if you want a vision of the service workforce future…

traderjoes

Imagine a relentlessly cheerful, damn-near manic employee of your favorite hipster grocery store begging you with his eyes for it all to come to an end while chirping about a great deal on peanut butter this week please oh please let him take you straight to it.

Please.

You don’t have to imagine, though—just visit a busy Trader Joes and there’s a good chance you’ll meet that worker:

According to an unfair labor practices charge filed on Thursday with a National Labor Relations Board regional office, Thomas Nagle, a longtime employee of the Trader Joe’s store on Manhattan’s Upper West Side, was repeatedly reprimanded because managers judged his smile and demeanor to be insufficiently “genuine.” He was fired in September for what the managers described as an overly negative attitude.

The morale issues appear concentrated at some of the company’s largest and busiest stores, including one where a union is trying to organize. Tensions have been heightened, according to several employees, by the pressure to remain upbeat and create a “Wow customer experience,” which is defined in the company handbook as “the feelings a customer gets about our delight that they are shopping with us.”

The entire piece is worth reading. I’m sure anyone who’s worked in the service industry (retail and food especially) would recognize many of the practices and managerial attitudes described here. While it’s often in the context of something along the lines of Chotchkie’s from Office Space, an increasingly competitive low-end service sector will inevitably differentiate itself through harder-to-maintain unique experiences. And like all business since the dawn of modernity they will present themselves as authentic and legitimate experiences. The problem for Trader Joe’s, and others, is that when that distinguishing factor is the cheerful disposition of your workforce it becomes a brand asset worth protecting and, well, management will do what they do.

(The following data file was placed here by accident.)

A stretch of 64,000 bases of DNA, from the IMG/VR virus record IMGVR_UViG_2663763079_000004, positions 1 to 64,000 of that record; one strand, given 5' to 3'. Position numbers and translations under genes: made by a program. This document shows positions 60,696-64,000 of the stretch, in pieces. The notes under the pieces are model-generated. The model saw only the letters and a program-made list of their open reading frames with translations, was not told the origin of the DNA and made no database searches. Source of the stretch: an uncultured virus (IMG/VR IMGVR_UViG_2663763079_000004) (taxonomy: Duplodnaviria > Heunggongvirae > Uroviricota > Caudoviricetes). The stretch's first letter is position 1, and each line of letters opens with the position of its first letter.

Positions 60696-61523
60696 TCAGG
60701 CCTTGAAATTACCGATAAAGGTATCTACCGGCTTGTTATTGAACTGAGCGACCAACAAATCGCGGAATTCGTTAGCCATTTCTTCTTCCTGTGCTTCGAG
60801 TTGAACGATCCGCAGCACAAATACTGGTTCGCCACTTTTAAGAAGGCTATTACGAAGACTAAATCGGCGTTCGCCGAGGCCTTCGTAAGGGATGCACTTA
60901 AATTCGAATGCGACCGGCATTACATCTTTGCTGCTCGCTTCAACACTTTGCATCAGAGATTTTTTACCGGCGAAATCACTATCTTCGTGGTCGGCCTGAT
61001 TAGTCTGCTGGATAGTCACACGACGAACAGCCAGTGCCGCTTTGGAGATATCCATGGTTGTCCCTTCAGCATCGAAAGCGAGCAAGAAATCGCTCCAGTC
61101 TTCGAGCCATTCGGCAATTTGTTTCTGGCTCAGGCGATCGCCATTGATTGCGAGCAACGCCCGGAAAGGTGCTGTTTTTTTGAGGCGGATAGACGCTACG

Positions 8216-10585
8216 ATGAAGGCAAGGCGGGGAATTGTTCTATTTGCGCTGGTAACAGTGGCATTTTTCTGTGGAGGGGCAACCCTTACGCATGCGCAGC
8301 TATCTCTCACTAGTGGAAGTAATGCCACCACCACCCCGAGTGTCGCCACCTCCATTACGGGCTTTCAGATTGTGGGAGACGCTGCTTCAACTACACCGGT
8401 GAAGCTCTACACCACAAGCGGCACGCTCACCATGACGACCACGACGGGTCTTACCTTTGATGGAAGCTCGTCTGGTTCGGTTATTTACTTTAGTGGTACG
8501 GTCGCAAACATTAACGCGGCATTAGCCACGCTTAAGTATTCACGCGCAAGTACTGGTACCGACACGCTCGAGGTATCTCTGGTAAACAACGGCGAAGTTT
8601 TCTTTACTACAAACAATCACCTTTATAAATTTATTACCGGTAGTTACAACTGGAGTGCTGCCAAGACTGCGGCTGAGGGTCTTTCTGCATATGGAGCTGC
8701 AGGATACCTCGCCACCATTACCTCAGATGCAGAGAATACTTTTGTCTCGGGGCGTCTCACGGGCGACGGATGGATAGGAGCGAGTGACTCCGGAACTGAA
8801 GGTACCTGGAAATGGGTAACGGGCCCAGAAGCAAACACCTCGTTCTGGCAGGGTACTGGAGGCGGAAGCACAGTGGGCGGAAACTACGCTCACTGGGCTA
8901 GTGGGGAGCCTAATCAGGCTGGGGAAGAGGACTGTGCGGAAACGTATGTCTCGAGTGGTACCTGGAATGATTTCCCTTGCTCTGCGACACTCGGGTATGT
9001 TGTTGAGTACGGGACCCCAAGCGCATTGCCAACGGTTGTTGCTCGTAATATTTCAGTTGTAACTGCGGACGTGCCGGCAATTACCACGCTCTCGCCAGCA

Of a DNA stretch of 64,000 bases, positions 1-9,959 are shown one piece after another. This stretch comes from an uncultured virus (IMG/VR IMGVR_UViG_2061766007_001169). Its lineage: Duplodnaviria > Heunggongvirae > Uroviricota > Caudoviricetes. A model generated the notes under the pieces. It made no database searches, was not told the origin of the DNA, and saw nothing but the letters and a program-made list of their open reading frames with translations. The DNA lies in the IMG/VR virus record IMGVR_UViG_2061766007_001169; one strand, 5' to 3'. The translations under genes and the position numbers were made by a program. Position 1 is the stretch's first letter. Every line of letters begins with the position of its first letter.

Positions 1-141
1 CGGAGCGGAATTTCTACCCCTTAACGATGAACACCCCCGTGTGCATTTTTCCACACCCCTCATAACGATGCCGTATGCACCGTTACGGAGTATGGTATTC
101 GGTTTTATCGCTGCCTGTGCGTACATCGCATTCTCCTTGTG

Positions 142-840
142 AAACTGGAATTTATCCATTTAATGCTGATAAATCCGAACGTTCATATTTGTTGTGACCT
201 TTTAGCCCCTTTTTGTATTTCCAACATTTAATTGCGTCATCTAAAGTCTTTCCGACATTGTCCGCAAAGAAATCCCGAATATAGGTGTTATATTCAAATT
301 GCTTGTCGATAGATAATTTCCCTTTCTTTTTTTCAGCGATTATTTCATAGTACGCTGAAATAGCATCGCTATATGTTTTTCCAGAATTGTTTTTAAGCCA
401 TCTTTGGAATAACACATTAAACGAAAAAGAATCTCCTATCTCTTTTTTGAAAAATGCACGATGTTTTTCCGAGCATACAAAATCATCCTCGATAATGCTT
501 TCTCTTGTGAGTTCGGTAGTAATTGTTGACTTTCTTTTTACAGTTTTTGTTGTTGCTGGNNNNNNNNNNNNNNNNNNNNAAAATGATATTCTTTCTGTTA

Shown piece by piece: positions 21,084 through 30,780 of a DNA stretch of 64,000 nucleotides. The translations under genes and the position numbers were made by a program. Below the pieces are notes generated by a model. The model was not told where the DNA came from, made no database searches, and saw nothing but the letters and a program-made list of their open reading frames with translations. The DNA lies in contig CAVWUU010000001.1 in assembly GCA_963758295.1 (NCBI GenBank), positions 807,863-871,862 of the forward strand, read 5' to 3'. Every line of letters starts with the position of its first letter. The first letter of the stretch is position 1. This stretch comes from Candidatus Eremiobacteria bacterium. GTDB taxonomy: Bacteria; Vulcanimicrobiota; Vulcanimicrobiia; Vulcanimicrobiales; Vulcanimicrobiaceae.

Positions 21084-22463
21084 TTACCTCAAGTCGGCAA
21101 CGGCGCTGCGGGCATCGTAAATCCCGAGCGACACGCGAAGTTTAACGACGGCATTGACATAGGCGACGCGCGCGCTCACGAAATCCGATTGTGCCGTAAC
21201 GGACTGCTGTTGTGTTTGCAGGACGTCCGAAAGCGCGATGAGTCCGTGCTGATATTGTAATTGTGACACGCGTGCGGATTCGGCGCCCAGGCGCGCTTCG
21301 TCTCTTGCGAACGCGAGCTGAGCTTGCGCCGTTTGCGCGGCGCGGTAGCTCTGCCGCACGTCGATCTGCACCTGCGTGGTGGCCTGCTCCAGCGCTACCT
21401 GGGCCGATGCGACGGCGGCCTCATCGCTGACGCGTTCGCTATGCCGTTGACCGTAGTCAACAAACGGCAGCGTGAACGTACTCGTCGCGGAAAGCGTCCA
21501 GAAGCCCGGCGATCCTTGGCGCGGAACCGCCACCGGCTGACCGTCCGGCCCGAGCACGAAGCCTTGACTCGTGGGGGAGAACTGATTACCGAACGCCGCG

Managers were determined to have employees remain cheery with colleagues as well their customers. Mr. Nagle’s girlfriend, Vanessa Erbe, also worked in the store and said she once gently complained to a manager about being stranded at a demonstration stand for 20 minutes after her eight-hour shift ended. The next day, a second manager asked her to write the first manager a letter of apology. “It was demoralizing,” she said.

This is not the type of publicity any business wants but it must be particularly so for Trader Joe’s. This is, after all, their schtick. We’re not like the other guys, we actually care.

Yet it’s still a hierarchal organization with all the usual workplace power inequalities. They way this is supposed to work (by liberal standards, at least) is that you provide the kind of healthy, well-compensated, well-respected work environment for your employees and then the result is a pleasurable experience for customers.

All service labor in a capitalist economy is affective labor, but you can’t actually force it with openly exploitive and punitive practices…at least not very well, and not without the eventual backlash by workers and a press establishment that likes to expose dirty laundry.

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